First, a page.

The plot to kill the presenters was code-named “The Wedding” and they were given the target names “bride” and “groom”.

ITV says the IRGC’s Unit 840, which carries out overseas assassinations, was responsible for killing the presenters, with Muhammed Abd Al Razek Kanafani its alleged organiser.

The mastermind behind the attack was Mohammed Reza Ansari, an IRGC commander, officials told the broadcaster.

The double agent said Iran prefers to use criminals – such as himself – rather than its own agents to carry out assassinations abroad for plausible deniability if they are ever caught.

Terror scout jailed over reconnaissance of TV channel

On Friday, an IT worker accused of carrying out “hostile reconnaissance” on Iran International was jailed for three years and six months for collecting information that could be used in a terrorist attack on the channel.

Magomed-Husejn Dovtaev, an Austrian citizen originally from Chechnya, flew from Vienna to London in February, then went straight its headquarters.

Judge Richard Marks KC said those behind Dovtaev’s actions planned an attack on Iran International.

“There is of course no direct evidence in this case as to the precise use to which the video footage, if obtained, would have been put by others, but I am satisfied to the criminal standard of proof that an attack of some sort on Iran International was the plan of those who were behind this," he said.

“It is significant, in my judgment, that following your arrest still and video images were recovered from your phone, taken at the park by another or others, featuring the security arrangements at the entrance gate and outside the building where Iran International were based.

“The unchallenged evidence was that that imagery had been captured on at least two previous occasions and went back in time to the summer of 2022.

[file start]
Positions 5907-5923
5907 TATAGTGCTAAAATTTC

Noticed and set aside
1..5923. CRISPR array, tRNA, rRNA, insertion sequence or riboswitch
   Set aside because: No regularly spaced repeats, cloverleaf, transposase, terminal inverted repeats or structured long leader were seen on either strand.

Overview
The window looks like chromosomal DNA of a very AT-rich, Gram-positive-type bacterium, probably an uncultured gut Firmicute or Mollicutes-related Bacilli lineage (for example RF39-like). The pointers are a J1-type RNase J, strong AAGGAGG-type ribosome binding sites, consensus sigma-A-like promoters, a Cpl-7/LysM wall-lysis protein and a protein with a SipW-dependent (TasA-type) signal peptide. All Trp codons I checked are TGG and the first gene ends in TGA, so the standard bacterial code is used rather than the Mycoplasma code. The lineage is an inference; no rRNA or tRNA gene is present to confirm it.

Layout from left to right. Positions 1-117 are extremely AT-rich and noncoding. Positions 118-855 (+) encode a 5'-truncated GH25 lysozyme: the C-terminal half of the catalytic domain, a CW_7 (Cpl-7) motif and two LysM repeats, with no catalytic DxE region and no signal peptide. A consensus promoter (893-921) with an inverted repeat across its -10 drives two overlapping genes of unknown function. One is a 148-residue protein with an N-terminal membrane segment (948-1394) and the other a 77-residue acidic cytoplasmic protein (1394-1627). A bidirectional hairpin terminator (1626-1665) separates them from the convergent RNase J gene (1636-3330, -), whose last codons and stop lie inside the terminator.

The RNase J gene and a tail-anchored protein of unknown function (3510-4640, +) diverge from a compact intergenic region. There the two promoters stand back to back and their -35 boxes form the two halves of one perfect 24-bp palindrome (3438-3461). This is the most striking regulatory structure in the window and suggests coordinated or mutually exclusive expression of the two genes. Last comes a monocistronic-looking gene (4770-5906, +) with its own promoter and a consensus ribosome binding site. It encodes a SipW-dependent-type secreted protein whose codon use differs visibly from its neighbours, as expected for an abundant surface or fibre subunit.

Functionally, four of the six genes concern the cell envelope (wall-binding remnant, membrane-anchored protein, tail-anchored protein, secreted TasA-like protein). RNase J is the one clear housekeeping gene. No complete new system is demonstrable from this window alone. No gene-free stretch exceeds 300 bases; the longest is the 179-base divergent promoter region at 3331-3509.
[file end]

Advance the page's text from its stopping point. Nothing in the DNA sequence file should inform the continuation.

“I conclude from that that there was an element of both planning and persistence on the part of those who were behind this, consistent with a planned attack and, moreover, they clearly trusted you to carry out this further reconnaissance.”

Met Commander Dominic Murphy said counter-terrorism police were “very alive” to the threat posed by Iran to potential targets on British soil.

“For a considerable amount of time, we’ve been worried about threats projected into the UK from Iran," he said.

“At this time, we don’t know why Dovtaev was conducting this activity except to say that we believe very strongly that it was for terrorism.

“We don’t know who did it but we have always been concerned about threats projected into the UK, and in this case particularly against Persian language media.

“I’m pleased to say the company are still broadcasting from London but just in a different location now.”

The Met said officers are continuing to deal with threats coming from Iran, which include those against Farsi-language media organisations.

The force will work with “intelligence partners” to counter the threats “either through protective security measures, or disruptive action”, as well as “liaise closely with individuals and organisations affected to give them appropriate safety and security advice”.

“We are not able to go into any further detail in relation to specific threats against specific individuals or organisations, but as we have seen through our work in disrupting other plots, these threats are serious in nature and we are treating them as such,” said the Met.

Fifteen plots “generated from Iran” against individuals or organisations in the UK have been disrupted and police are alive to the threat from the hostile state.

Updated: December 23, 2023, 8:23 AM